Calling all plant and garden enthusiasts! We’ve trawled the web to find our favorite conservatories. Even if you’re not a green-fingered gardener you will still enjoy these amazing glasshouses. Check them out below…
1. Eden Project, London
First up is the fantastic Eden Project in Cornwall. It is one of the UK’s biggest treasures. Not your typical conservatory, in that its biomes look more like something from space than the garden. What’s amazing about it is that it boasts so much natural diversity. At Eden there is a rainforest biome, a Mediterranean biome, a rainforest canopy walk and spectacular outdoor gardens! Plus it has the ideal cup of tea spot in the Eden Med Terrace.
2. The Great Conservatory, Syon Park
The inspiration for the once amazing Crystal Palace, the Great Conservatory is an inspiring place. The structure is truly magnificent. It lies adjacent to fabulous gardens that have been maintained and nurtured for over 600 years. Well worth a visit.
3. Butterfly Conservatory, Cambridge
The Butterfly Conservatory is home to over 2000 free-flying tropical butterflies and moths! They originate from Costa Rica and the Philippines. Many of the butterflies & moths arrive at the conservatory still in their cocoons or chrysalides. Visitors can watch from the emergence window as the butterflies and moths break out and take their very first flight. Lovely spot for a cuppa we think you will agree!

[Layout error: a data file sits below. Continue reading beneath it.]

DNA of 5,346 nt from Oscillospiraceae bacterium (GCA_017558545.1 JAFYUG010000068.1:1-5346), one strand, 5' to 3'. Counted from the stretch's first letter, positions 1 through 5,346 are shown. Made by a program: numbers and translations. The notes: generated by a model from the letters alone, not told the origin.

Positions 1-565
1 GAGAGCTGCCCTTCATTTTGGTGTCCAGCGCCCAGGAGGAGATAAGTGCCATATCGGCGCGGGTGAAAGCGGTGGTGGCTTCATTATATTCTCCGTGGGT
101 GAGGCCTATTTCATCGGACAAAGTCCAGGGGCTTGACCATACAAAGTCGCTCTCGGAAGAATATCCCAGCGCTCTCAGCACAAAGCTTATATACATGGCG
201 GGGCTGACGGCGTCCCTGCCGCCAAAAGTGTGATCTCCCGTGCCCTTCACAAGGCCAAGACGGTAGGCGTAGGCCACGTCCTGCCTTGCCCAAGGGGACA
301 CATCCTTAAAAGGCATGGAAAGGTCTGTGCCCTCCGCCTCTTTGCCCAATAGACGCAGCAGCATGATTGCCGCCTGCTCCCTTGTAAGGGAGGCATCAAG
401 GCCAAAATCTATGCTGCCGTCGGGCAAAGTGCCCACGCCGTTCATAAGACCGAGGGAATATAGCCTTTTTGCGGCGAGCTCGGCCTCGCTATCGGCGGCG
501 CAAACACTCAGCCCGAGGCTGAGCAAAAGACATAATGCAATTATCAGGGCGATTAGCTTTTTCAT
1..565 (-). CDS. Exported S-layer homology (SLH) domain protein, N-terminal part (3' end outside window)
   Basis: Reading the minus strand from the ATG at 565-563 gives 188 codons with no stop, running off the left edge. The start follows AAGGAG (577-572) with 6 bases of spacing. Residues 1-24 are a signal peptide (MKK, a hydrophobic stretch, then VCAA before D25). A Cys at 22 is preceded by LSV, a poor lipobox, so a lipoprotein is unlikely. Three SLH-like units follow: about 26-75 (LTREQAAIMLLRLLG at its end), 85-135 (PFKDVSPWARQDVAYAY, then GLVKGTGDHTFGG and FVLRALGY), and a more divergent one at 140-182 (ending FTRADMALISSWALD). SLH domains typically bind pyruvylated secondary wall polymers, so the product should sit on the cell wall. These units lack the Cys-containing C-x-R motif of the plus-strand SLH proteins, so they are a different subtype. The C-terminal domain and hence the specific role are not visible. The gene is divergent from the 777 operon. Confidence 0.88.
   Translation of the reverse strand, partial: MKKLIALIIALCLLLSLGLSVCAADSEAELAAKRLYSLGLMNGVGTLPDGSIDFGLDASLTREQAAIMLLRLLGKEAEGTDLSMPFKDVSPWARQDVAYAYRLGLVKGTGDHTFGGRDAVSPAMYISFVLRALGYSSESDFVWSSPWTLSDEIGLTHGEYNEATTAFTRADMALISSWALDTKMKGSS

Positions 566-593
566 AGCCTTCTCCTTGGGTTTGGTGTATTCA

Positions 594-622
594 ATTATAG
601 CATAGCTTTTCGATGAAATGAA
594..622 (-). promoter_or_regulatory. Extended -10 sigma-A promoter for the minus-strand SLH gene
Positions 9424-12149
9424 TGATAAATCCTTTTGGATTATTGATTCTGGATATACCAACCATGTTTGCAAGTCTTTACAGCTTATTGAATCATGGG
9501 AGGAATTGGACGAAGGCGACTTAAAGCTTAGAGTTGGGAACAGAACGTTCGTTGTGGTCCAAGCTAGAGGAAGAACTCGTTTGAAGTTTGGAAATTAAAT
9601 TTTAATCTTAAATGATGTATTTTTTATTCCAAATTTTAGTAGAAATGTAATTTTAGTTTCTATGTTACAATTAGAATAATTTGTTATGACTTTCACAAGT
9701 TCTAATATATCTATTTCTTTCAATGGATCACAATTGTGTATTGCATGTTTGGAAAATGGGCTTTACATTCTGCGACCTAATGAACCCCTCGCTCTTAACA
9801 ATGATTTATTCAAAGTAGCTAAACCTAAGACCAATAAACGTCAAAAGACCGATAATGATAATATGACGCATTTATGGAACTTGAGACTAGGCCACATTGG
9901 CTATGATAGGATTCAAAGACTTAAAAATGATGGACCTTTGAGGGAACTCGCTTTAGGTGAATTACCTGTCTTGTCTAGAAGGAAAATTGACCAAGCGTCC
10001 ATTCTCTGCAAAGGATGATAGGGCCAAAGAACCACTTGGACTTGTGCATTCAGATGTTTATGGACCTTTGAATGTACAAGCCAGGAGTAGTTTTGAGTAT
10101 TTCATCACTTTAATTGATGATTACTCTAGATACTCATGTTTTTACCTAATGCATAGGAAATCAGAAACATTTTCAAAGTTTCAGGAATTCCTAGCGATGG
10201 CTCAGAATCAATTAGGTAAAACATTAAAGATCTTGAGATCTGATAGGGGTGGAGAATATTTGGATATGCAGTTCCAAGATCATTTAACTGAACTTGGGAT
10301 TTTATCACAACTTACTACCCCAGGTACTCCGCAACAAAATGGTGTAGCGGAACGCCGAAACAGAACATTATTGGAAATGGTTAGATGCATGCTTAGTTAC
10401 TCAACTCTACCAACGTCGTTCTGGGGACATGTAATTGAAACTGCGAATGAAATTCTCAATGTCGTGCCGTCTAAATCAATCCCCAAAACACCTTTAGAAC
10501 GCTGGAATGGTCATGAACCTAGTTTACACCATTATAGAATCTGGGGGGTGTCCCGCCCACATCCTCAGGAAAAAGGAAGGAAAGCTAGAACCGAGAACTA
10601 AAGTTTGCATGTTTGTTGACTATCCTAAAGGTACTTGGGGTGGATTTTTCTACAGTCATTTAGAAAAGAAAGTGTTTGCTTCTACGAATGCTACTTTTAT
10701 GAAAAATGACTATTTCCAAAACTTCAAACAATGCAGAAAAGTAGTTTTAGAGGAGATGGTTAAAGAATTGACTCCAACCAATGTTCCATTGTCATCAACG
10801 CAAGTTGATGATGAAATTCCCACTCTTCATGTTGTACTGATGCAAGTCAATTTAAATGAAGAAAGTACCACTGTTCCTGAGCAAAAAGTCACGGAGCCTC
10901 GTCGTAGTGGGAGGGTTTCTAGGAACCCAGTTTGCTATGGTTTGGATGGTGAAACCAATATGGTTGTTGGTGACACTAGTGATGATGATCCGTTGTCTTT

4. Schönbrunn Palace – Palm House, Vienna
Located on the grounds of Schönbrunn Palace in Vienna the Palm house is a spectacular feat of engineering. It is the largest glasshouse in Europe. It is one of four greenhouses at the Palace. Schönbrunn Palace is Austria’s most visited site and a world cultural heritage site.
5. Conservatory of Flowers, San Francisco
Famed for being the oldest public wood and glass conservatory in North America. The conservatory of flowers is a breathtaking place. The conservatory is located at Golden Gate Park, San Francisco.
6. Muttart Conservatories, Edmonton
The Edmonton skyline is broken beautifully by the 4 pyramids of Muttart Conservatories. The pyramids are broken up by themes; arid, tropical, temperate and the feature pyramid which changes several times a year.
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7. The Princess of Wales Conservatory, London
Princess Diana of Wales opened the Princess of Wales Conservatory in 1987. It was commissioned to replace a group of 26 smaller buildings. It recreates 10 different climate zones. A plant of interest there is the Euryale ferox water lily. It can span 2 meters wide and hold the weight of a baby.
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